FDA using pharmaceutical market research to track influenza treatment
BRIDGEWATER, N.J. The Food and Drug Administration is using prescription data from a pharmaceutical market research firm to track treatment of A-H1N1 and other influenza viruses.
Wolters Kluwer Pharma Solutions announced Wednesday that the FDA would use its weekly updates to see who was using the four most popular oral antiviral drugs — Roche’s Tamiflu (oseltamivir), GlaxoSmithKline’s Relenza (zanamivir), Forest Labs’ Flumadine (rimantadine) and Endo Pharmaceuticals’ Symmetrel (amantadine), the latter two of which are available in generic form — and identify clusters where large numbers of people use them.
“The FDA is using our prescription data as a means of tracking the treatment of populations affected by flu outbreaks, including the H1N1 virus, and the specific medications being used to treat them,” Wolters Kluwer Pharma Solutions CEO Mark Spiers said in a statement. “The data are typically not more than five days old upon delivery.”
GSK drug approved for kidney cancer treatment
PHILADELPHIA The Food and Drug Administration has approved a new drug from GlaxoSmithKline to treat advanced kidney cancer.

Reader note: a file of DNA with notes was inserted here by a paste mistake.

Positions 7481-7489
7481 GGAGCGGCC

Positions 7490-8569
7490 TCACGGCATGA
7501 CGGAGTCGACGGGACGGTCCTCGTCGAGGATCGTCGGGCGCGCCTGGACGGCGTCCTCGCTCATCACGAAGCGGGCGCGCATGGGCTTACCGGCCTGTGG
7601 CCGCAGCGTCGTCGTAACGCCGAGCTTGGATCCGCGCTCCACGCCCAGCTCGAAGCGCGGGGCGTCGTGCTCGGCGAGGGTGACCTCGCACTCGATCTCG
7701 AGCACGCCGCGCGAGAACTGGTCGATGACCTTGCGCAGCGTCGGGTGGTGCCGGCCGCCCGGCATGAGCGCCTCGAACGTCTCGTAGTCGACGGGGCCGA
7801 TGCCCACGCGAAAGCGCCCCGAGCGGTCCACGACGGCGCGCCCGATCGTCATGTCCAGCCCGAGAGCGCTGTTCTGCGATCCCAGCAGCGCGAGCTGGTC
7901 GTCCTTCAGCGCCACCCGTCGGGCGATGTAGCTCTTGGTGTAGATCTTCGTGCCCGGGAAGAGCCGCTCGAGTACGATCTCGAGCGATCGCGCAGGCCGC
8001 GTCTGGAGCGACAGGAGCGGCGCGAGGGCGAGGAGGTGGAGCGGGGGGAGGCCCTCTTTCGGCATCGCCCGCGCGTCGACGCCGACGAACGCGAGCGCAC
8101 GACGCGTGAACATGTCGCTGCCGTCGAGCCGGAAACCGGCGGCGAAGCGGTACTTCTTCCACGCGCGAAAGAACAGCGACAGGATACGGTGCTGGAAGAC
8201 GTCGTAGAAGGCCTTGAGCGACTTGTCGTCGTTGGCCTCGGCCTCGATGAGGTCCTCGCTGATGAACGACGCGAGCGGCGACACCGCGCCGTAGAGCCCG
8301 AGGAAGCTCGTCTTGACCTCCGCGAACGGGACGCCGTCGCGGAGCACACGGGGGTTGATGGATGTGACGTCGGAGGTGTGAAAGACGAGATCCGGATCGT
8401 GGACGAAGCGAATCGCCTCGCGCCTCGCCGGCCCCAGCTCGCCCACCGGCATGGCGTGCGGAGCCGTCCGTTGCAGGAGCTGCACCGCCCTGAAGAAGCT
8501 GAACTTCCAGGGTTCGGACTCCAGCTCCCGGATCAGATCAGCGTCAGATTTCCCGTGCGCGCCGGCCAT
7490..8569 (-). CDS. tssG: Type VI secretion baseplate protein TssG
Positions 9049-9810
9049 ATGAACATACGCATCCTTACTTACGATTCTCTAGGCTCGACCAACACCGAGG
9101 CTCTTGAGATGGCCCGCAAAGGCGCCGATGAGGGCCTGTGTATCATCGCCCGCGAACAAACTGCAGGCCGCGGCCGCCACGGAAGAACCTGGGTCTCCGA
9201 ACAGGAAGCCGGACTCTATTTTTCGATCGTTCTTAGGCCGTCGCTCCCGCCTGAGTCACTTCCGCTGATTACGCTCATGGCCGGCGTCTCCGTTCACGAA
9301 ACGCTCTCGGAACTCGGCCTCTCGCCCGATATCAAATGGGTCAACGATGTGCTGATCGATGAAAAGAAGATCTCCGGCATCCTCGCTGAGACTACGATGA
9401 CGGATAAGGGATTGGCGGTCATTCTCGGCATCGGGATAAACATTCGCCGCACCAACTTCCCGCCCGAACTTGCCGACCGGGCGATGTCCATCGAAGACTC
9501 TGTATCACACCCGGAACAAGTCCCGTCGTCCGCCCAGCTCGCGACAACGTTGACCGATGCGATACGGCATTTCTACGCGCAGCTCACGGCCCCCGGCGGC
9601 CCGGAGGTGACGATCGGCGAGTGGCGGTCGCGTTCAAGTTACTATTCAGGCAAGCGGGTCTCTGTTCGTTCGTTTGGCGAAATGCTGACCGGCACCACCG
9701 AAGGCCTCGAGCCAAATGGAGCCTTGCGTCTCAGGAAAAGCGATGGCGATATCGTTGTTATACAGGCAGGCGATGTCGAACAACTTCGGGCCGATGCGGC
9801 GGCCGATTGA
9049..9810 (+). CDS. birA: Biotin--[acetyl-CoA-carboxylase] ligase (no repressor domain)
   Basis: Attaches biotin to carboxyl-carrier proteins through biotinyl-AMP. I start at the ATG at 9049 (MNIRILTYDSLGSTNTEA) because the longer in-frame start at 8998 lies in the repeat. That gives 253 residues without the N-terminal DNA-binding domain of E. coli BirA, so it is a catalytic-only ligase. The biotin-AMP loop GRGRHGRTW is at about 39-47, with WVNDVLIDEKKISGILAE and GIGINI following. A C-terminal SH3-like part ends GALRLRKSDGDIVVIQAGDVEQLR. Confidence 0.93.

The FDA announced the approval of Votrient (pazopanib) treatment for advanced renal cell carcinoma designed to be taken once a day. The approval is based on phase-3 trial data showing that the drug reduced the risk of tumor progression or cancer-related death by 54% compared to placebo.
“RCC is the most common malignancy of the kidney and is highly resistant to chemotherapy,” GSK Oncology R&D Unit SVP Paolo Paoletti said in a statement. “While treatment has improved in the past few years with the introduction of targeted therapies, advanced RCC remains a challenging disease.”
RCC affects more than 57,000 people and kills 13,000 in the United States every year.
Washington pharmacists can prescribe antiviral drugs, if flu pandemic hits
SEATTLE Should a major outbreak of pandemic flu hit Washington state, pharmacists there will be able to prescribe antiviral drugs, under an agreement between pharmacy groups and state health officials.
According to the Northwest Center for Public Health Practice, or NWCPHP, an organization in the University of Washington’s School of Public Health, a team from NWCPHP, the Washington State Pharmacy Association and other groups developed a template collaborative drug therapy agreement for the medications under contract with the Washington State Department of Health, supported by money from the Centers for Disease Control and Prevention.
The new protocol is intended to go into effect when local health officers authorize it.